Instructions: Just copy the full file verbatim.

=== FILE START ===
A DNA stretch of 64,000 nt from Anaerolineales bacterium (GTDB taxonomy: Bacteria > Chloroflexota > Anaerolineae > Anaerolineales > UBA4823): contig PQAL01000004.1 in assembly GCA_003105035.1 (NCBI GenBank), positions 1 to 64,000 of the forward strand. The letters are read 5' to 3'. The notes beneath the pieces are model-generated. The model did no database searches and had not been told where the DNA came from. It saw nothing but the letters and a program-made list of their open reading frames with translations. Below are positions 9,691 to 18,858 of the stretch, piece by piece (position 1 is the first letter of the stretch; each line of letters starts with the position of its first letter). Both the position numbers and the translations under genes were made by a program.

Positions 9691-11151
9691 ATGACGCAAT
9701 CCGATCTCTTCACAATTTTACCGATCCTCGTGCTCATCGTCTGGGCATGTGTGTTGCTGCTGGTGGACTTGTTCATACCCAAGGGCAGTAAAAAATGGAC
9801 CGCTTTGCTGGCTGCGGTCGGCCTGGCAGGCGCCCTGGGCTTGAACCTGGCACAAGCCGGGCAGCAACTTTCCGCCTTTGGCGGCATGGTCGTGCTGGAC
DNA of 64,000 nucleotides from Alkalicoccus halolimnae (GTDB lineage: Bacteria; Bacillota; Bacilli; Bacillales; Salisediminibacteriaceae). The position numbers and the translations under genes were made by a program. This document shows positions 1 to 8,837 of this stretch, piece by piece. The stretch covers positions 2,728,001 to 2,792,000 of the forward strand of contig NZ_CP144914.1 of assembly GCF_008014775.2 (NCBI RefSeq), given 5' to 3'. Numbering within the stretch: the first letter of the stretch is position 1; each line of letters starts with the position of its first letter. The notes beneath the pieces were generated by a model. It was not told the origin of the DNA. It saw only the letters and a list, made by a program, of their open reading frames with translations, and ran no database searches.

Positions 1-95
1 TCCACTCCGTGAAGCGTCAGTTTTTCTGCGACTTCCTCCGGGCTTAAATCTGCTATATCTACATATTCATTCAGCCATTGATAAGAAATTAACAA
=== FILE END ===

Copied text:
A DNA stretch of 64,000 nt from Anaerolineales bacterium (GTDB taxonomy: Bacteria > Chloroflexota > Anaerolineae > Anaerolineales > UBA4823): contig PQAL01000004.1 in assembly GCA_003105035.1 (NCBI GenBank), positions 1 to 64,000 of the forward strand. The letters are read 5' to 3'. The notes beneath the pieces are model-generated. The model did no database searches and had not been told where the DNA came from. It saw nothing but the letters and a program-made list of their open reading frames with translations. Below are positions 9,691 to 18,858 of the stretch, piece by piece (position 1 is the first letter of the stretch; each line of letters starts with the position of its first letter). Both the position numbers and the translations under genes were made by a program.

Positions 9691-11151
9691 ATGACGCAAT
9701 CCGATCTCTTCACAATTTTACCGATCCTCGTGCTCATCGTCTGGGCATGTGTGTTGCTGCTGGTGGACTTGTTCATACCCAAGGGCAGTAAAAAATGGAC
9801 CGCTTTGCTGGCTGCGGTCGGCCTGGCAGGCGCCCTGGGCTTGAACCTGGCACAAGCCGGGCAGCAACTTTCCGCCTTTGGCGGCATGGTCGTGCTGGAC
DNA of 64,000 nucleotides from Alkalicoccus halolimnae (GTDB lineage: Bacteria; Bacillota; Bacilli; Bacillales; Salisediminibacteriaceae). The position numbers and the translations under genes were made by a program. This document shows positions 1 to 8,837 of this stretch, piece by piece. The stretch covers positions 2,728,001 to 2,792,000 of the forward strand of contig NZ_CP144914.1 of assembly GCF_008014775.2 (NCBI RefSeq), given 5' to 3'. Numbering within the stretch: the first letter of the stretch is position 1; each line of letters starts with the position of its first letter. The notes beneath the pieces were generated by a model. It was not told the origin of the DNA. It saw only the letters and a list, made by a program, of their open reading frames with translations, and ran no database searches.

Positions 1-95
1 TCCACTCCGTGAAGCGTCAGTTTTTCTGCGACTTCCTCCGGGCTTAAATCTGCTATATCTACATATTCATTCAGCCATTGATAAGAAATTAACAA